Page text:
The losses suffered in a serious car or truck crash can be extensive. From damage to your vehicle to medical treatments and long-term care, the costs can total hundreds of thousands of dollars. Given that there are limits on how much insurance policies will cover, you should be aware of other possible sources of compensation following a crash that was not your fault.
Primary Sources of Car Accident Compensation
Trust us—no insurance company is going to help you get more than the minimum they think you are owed. Likewise, other potentially liable parties are not going to offer themselves voluntarily. However, an experienced car accident attorney will guide you toward all possible sources of compensation for your unique situation, but the following are all possibilities:
- The at-fault driver’s insurance policy. If the other driver in your crash is found to be 100 percent at fault in the crash, your first source of compensation will be his insurance policy. Depending on the extent of your injuries, you should be able to get the full value of this policy, but if he is only carrying Indiana’s minimum coverage of $25,000 per person and $50,000 per crash for bodily injury, that will be the most you can get.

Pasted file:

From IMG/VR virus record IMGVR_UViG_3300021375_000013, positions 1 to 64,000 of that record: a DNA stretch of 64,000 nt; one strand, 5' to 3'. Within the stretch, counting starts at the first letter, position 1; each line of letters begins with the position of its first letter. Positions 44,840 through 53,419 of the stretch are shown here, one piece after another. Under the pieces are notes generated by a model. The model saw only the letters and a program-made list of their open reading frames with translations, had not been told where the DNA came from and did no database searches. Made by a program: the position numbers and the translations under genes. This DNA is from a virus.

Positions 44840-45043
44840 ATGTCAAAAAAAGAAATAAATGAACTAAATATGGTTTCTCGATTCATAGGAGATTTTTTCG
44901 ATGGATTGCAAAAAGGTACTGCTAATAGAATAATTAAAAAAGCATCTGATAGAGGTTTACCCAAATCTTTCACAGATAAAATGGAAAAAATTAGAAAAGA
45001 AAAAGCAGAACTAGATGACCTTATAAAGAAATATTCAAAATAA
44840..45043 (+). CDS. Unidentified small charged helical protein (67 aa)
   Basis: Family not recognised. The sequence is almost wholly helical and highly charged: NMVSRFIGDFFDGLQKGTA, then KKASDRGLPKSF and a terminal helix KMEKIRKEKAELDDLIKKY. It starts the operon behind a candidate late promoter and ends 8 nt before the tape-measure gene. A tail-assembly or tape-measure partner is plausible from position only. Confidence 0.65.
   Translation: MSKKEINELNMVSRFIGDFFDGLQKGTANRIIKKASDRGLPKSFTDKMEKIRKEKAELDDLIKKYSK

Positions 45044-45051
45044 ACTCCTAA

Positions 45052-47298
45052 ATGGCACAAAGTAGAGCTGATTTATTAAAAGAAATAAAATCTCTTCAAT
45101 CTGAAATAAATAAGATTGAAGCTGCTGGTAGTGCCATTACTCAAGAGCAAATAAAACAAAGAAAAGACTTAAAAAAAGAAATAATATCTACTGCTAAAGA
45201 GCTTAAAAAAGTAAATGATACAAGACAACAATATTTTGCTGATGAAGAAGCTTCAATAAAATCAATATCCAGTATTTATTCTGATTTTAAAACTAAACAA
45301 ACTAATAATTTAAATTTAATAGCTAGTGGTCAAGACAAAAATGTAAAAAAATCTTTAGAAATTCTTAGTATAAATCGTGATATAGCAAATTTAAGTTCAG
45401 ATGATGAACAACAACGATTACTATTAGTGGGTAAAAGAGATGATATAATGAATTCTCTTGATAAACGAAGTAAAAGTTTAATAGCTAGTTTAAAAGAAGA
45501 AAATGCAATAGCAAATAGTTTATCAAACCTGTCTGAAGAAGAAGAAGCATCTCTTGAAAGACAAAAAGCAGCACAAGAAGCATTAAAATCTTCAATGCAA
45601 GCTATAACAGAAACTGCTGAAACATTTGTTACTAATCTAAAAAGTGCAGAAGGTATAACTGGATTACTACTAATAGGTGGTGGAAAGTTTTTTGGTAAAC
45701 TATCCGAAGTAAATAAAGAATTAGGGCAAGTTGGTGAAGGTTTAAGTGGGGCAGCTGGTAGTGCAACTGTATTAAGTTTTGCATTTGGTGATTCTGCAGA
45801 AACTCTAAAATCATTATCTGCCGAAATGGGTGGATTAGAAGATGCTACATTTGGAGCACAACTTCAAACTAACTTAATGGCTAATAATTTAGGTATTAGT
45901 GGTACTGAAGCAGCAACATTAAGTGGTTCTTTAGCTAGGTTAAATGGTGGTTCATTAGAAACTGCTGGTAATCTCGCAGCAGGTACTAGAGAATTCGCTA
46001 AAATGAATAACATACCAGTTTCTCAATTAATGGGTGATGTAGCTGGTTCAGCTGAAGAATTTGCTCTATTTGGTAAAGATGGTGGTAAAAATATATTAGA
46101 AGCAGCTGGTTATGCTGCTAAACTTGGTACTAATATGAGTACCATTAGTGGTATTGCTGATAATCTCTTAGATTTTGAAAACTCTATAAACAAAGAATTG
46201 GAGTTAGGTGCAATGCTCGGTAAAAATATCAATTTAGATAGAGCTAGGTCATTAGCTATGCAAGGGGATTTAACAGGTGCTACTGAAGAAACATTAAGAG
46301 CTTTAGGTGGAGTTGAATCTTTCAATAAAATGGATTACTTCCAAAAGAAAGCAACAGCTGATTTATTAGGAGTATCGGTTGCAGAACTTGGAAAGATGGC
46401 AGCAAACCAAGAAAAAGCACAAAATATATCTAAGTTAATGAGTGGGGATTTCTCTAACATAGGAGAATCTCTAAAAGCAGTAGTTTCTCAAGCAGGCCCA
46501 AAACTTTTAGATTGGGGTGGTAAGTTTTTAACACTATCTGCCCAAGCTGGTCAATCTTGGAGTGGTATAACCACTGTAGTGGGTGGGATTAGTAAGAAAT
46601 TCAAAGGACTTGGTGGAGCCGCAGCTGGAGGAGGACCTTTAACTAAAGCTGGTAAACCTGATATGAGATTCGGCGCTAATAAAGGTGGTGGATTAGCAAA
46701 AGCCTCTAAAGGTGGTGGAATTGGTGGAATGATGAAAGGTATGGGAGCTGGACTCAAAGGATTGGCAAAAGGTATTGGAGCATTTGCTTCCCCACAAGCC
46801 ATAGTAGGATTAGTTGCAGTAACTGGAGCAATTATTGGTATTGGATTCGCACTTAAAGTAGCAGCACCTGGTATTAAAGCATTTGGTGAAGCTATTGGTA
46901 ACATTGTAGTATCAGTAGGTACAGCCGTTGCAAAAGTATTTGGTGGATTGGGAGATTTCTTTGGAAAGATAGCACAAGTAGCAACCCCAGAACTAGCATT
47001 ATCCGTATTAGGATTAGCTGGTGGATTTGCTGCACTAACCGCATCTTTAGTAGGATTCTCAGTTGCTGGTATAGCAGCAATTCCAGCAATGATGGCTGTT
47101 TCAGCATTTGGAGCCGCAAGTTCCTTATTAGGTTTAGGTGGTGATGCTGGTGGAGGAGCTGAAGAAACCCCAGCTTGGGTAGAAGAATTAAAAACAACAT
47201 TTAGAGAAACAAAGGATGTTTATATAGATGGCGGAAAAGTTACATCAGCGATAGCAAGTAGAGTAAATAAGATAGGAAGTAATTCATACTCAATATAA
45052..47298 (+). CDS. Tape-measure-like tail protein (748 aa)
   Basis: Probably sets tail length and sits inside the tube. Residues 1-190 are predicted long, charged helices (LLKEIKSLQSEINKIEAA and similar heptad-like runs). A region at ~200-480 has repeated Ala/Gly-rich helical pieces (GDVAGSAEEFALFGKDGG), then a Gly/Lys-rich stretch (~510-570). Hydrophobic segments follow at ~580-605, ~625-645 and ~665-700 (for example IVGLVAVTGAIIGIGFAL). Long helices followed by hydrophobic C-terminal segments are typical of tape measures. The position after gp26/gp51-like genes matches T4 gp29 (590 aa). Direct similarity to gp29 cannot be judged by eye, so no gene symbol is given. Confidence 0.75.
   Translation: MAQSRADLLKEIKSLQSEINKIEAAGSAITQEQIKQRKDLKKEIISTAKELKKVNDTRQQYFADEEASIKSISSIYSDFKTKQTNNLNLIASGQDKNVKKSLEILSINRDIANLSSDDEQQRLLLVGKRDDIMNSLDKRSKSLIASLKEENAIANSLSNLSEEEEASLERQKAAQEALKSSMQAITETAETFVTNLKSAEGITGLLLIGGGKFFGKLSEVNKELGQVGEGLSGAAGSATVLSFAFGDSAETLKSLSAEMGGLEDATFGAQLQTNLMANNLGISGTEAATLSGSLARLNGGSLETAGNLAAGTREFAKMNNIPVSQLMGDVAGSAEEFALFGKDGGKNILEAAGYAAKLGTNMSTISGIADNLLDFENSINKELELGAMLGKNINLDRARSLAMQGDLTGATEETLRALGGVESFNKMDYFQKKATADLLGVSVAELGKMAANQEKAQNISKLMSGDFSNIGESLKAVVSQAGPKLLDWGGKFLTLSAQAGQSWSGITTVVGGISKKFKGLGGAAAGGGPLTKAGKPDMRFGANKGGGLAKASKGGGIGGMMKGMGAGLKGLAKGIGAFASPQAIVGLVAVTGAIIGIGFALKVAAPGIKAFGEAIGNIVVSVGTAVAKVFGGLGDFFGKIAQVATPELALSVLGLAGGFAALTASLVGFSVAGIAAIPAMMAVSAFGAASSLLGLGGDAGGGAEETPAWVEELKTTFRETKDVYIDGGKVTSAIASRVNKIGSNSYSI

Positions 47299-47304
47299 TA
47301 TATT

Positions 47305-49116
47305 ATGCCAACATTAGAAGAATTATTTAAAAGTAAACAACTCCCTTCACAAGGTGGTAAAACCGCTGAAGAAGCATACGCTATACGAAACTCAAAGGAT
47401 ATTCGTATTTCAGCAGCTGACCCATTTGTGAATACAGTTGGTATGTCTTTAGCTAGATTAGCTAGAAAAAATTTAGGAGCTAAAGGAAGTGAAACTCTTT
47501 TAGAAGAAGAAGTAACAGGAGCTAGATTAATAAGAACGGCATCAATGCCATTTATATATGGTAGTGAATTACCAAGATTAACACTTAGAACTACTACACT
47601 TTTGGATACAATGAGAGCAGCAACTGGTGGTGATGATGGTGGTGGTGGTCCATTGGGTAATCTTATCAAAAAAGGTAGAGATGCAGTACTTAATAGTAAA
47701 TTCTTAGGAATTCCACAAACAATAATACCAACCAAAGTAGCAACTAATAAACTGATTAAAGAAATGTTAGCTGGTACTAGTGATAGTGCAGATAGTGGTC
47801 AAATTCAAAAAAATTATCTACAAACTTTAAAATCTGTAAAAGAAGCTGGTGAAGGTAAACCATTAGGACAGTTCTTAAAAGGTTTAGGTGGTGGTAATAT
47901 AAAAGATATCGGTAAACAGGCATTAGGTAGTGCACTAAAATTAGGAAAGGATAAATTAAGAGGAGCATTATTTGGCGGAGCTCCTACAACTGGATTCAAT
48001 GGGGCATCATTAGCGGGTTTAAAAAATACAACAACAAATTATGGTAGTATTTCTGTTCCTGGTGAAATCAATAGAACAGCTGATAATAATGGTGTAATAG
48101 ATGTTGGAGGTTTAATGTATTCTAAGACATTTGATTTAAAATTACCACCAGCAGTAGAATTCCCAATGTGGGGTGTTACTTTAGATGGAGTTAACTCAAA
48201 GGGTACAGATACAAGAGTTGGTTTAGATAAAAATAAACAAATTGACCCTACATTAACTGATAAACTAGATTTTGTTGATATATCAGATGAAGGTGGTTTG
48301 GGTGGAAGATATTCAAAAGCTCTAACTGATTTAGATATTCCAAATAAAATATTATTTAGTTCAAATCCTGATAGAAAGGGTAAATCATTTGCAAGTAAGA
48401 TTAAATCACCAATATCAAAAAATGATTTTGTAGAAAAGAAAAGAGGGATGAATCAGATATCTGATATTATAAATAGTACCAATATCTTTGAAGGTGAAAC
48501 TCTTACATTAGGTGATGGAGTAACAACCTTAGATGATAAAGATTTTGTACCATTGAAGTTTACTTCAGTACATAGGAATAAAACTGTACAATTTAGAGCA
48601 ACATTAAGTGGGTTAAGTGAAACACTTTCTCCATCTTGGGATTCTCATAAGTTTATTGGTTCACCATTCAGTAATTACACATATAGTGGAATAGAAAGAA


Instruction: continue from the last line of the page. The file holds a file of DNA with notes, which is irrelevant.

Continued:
- Other sources from the at-fault driver. If the at-fault driver’s car insurance policy is not enough to cover your losses, an attorney can pursue other sources from him, including his personal assets or any umbrella policies he may be covered under. An employer’s umbrella policy may apply if the at-fault driver was on duty at the time of the crash.
- Your car insurance. If you have collision insurance, you may need to make a claim for property damage to repair or replace your car. If the at-fault driver was either uninsured or underinsured, you can make a claim against your uninsured motorist coverage. You may also have coverage for out-of-pocket expenses such as towing, replacement rental, and more.
- Your health insurance. If you have health insurance through your employer or through the Affordable Care Act, your immediate medical care will be covered by that policy. However, if the other driver was at fault, your insurer may have to be reimbursed once you receive your settlement.
- Others responsible for a drunk driver. If the driver who hit you was drunk, he will be held responsible for the crash. Under Indiana’s dram shop laws, however, you may also be able to hold the person or bar who served the alcohol responsible. This is a difficult case to make and will require the help of an experienced car accident attorney.
- Other contributors to the auto accident. If a malfunction in your vehicle or the vehicle that hit you contributed to the accident, you may have a product liability claim against the manufacturer. If poor road conditions, inadequate traffic markers or signals, or a dangerous road or intersection design contributed to the crash, you may be able to sue the governmental entity responsible for roads and traffic.
Depending on the details of your case, there may be additional sources of compensation.